Teva attracts attention from pharma, private equity for $500M sale of Medis: Bloomberg

Teva has been working to pay down its debt after its massive Allergan generics buy in 2016. (Pixabay)

Teva has been working to pay down tens of billions of dollars of debt since it purchased Allergan’s generics suite for more than $40 billion. Now, the company's Medis unit has attracted attention from industry players and private equity firms, according to Bloomberg.

A second round of bidding has begun for Medis, an Iceland-based outfit that develops generic drugs for other pharmaceutical companies that could be worth $500 million in a sale, according to the news service. Interested buyers include Recipharm, Brazil’s EMS and private equity firms, and a buyer could be identified by year's end, sources tell the publication.

Teva last year said it was weighing a sale of the business. At the time, a spokesperson said "Teva is looking at every opportunity to focus our business and streamline operations, processes and structure.” A sale would be contingent on reaching a deal and achieving regulatory approval, the company's representative added.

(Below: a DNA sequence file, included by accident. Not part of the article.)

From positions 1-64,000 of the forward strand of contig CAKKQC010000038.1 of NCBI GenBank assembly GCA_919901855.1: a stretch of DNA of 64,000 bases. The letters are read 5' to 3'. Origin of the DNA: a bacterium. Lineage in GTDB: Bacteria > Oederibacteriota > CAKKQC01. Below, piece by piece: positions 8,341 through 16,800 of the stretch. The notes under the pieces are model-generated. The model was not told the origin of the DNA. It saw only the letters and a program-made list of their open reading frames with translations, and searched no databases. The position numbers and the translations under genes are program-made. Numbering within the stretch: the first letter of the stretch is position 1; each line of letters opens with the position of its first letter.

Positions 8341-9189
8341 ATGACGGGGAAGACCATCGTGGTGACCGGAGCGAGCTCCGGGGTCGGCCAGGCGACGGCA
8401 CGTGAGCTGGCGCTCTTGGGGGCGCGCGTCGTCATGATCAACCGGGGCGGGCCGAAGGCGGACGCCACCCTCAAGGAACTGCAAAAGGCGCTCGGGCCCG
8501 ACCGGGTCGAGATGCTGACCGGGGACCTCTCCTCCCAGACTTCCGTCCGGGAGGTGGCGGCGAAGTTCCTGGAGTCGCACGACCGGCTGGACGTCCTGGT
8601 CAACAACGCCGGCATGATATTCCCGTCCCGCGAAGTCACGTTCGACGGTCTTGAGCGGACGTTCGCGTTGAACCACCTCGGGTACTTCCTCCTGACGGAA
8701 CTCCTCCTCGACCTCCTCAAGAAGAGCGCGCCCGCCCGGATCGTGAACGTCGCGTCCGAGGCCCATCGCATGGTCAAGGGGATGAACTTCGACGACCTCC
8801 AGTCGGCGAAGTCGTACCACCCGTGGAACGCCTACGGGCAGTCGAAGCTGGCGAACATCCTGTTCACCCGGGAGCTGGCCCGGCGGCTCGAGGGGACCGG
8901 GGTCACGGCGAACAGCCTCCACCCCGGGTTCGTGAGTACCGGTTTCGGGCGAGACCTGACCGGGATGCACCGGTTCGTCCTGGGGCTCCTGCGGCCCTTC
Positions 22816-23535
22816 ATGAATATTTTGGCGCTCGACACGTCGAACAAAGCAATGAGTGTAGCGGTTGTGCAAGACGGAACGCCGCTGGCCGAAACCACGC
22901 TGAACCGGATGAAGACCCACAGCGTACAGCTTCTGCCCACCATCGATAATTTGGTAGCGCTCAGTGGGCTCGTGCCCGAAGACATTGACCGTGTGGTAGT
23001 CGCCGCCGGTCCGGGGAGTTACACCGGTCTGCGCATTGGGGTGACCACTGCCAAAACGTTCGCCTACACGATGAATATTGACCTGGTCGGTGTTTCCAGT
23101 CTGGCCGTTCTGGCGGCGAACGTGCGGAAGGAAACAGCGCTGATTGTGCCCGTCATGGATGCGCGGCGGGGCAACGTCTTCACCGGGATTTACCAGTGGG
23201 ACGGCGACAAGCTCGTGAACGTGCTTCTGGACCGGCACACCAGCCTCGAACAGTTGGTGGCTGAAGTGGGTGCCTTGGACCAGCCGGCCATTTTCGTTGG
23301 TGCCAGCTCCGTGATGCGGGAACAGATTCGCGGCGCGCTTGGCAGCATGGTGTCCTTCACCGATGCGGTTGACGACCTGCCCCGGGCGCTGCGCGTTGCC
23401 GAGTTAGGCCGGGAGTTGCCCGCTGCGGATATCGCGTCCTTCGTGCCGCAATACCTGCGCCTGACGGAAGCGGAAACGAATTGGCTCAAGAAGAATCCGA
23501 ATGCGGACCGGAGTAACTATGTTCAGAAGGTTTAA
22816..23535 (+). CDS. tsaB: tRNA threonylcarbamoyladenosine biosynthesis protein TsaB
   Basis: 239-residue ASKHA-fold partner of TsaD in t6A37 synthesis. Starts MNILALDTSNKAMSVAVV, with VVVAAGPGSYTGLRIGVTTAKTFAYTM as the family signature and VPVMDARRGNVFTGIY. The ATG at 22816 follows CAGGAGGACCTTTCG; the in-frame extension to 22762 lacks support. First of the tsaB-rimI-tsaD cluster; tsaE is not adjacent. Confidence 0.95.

Along with Medis, Teva last year reportedly put some respiratory products up for sale. At the time, Bloomberg reported the products could attract offers of $500 million to $2 billion.

Last fall, as it continued to work to pay down debt, Teva offloaded its women’s health offerings in a series of deals worth nearly $2.5 billion.

Teva’s move to sell certain business units comes after its massive Allergan generics buy in 2016. After that, things have taken a serious turn for the worse for the drugmaker. Generic prices have eroded in the U.S., forcing the company to reduce its sales guidance by more than $1 billion twice. The company has also had to kick off a massive round of downsizing, shut down plants and slash its dividend.

But efforts to cut its debt led by new CEO Kåre Schultz have drawn praise from analysts. Just last week, the Israeli drugmaker said it would slash it further with a tender offer to pay up to $400 million of notes that were due in 2019 and 2020.